COVID-19 has had an enormous impact on the aviation industry, but it goes far beyond canceled flights and empty airports. As airplanes are grounded and the number of passengers on each flight continues to remain low, every corner of the industry is affected. In fact, according to Aviation Analysis Firm Oliver Wyman, domestic travel revenue isn’t expected to return to 2019 levels until the second half of 2022, with international travel revenue not expected to get back to its 2019 level until 2023.
COVID-19’s Impact on the MRO Industry
One of the corners of the industry that has been gut-punched by the pandemic is the MRO (Maintenance, Repair, and Overhaul) sector. Instead of buying used parts to fix older aircraft and extend their lifespan, airline companies are choosing to retire planes altogether due to a higher than usual number of parked planes. For example, Delta Airlines will be retiring its entire fleet of Boeing 777s by the end of the year. These retirements have really impacted the MRO sector. In fact, MRO companies are projected to lose about 45% of their expected revenue this year. However, while the numbers may look dire, MRO companies are actually projected to be one of the first aircraft sectors to start recovering economically.
The question for both manufacturers and MRO companies is when they will see an uptick in orders and therefore revenue post-COVID-19. The assumption is that airplane manufacturers such as Boeing and Airbus will probably not see much of an increase in demand because of the airlines’ desire to save money after the huge losses they’ve taken. Instead, expect to see sudden growth for MRO companies.
Large Used Parts Inventory Available
While plane retirements have temporarily grounded the MRO sector, they will actually play a huge role in their return to pre-COVID revenue levels. Retired planes are extremely valuable to USM (Used Serviceable Materials) companies because they are full of serviceable used parts available to salvage. Not only that, but as airline companies slowly start to add flights and get back to their pre-COVID-19 schedules, they are going to need more of their planes. More planes in the air inevitably means more planes that need maintenance. Repairing existing planes, rather than buying new ones, will be key as airline companies try to save money. They may also turn to parts that make their airplanes COVID-19 safe. For example, as airlines worry about recycled air on their planes, HEPA filters could become a must. While repairing and updating planes will help the MRO sector as a whole, USM companies stand to benefit the most from these money-saving efforts, and Proponent is here to help.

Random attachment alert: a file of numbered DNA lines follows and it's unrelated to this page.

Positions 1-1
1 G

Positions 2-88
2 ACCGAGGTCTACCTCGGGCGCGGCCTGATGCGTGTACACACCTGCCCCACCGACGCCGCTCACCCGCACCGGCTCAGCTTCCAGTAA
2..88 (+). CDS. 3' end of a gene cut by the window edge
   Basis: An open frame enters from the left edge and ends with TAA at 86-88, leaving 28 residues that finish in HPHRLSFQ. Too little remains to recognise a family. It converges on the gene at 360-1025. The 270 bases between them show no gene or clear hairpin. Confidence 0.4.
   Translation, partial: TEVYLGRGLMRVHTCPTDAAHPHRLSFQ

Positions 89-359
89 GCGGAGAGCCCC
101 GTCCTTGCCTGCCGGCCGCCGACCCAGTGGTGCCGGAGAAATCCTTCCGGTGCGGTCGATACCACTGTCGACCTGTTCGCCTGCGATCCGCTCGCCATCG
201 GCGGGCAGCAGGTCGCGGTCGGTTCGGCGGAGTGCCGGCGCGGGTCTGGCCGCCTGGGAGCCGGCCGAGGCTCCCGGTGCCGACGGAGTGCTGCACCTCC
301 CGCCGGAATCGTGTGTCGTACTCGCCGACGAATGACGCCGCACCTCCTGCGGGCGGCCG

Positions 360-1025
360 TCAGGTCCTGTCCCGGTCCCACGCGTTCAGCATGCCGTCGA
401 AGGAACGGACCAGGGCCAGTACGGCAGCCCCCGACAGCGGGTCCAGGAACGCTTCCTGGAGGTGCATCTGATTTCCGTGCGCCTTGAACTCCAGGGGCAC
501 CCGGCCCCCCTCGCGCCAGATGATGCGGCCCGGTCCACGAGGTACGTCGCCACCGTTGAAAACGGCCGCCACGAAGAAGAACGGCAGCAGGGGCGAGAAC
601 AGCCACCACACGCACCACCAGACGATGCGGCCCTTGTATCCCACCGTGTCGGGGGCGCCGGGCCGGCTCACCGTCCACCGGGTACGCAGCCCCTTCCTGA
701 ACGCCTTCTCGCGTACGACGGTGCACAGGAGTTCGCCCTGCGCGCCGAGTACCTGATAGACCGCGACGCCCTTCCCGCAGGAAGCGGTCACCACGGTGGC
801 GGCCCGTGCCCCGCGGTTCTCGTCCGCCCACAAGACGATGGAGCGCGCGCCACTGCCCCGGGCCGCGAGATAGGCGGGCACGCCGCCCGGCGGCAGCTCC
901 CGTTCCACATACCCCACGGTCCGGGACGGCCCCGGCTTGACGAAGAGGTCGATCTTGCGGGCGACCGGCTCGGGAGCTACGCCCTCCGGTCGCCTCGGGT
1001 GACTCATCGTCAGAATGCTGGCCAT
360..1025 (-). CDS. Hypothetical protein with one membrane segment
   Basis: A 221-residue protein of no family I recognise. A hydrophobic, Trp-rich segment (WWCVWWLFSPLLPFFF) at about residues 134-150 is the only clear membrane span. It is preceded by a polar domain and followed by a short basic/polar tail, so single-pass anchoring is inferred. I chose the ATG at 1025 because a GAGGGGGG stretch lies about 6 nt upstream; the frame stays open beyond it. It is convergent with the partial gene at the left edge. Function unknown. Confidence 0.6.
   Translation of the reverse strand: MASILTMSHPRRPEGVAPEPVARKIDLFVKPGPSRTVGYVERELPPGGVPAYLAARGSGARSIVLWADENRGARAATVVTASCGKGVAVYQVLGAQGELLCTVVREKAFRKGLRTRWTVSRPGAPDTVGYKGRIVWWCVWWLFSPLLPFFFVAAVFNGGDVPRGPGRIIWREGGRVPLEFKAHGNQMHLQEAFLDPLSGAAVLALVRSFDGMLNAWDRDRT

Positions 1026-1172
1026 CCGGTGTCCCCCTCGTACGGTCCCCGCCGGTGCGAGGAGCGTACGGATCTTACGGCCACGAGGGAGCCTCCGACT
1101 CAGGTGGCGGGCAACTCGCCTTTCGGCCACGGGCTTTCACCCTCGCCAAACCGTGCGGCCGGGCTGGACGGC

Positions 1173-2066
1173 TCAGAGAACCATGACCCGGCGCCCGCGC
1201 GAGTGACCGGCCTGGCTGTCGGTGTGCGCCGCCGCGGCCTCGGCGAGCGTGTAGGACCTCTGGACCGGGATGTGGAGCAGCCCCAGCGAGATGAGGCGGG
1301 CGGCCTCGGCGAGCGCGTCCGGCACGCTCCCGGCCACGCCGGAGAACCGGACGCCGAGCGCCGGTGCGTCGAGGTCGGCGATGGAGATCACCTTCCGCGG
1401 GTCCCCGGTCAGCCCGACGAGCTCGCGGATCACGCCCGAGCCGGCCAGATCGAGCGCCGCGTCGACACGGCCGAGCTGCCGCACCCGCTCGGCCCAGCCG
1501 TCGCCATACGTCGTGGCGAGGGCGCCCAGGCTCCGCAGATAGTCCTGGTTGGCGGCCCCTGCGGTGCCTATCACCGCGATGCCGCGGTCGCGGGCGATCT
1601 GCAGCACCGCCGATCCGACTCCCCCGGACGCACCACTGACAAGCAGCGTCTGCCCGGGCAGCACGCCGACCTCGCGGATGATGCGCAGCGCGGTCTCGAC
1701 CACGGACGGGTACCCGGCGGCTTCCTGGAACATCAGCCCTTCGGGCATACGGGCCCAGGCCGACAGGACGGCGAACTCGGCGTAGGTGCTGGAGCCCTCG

While plane repairs can be as cheap and simple as repairing a battery, they can get expensive quickly. This is especially true when complex parts like the engine break down. Through borescope inspections, however, mechanics can quickly evaluate where the issue is located, and if the problem is worth fixing. As airlines try to save money, repairing airplane engines may be out of the question. That’s why maybe the biggest way USM companies can benefit is by harvesting engines from newly retired planes. With as many as 17,000 planes grounded worldwide because of COVID-19, airline companies will start to retire younger planes to cut storage and maintenance costs on planes that aren’t being used. This means that instead of choosing to pay for expensive engine rebuilds, airline companies will choose instead to just replace old engines with ones from retired planes that still have miles left on them. There’s a good chance that these engines, called green-time engines because of the good miles they have left, will be in high demand as the airline companies get back up and going. With so many planes being retired before they otherwise would have been, that demand will be matched by a huge increase in green-time engines that can be sold by USM companies.
Being able to salvage and use these green-time engines will buoy up both airline companies and companies who maintain the green-time engine inventories. The problem with these engines is that they won’t last more than a year or two, meaning that OEMs, (Original Equipment Manufacturers) need to be proactive in planning for that eventuality.
What this means for both MRO companies
MRO companies, especially USM companies, need to plan for the future right now. Despite all the uncertainties caused by COVID-19, airline companies will eventually start putting more planes in the air as they ramp back up to their pre-pandemic levels. Once this happens, expect the market on used parts and green-time engines to rise rapidly. It is best to plan for this now by making used parts available and retiring planes only as needed.
MRO companies can’t just sit back and expect to fully reap the benefits. Expect OEM companies to jump into the market quickly in an attempt to buy up many of the newly available used parts. With revenue down so far for everyone, both sectors of the industry will be desperate to capture a piece of the market. Companies who plan now for this eventuality will be rewarded with an important revenue stream.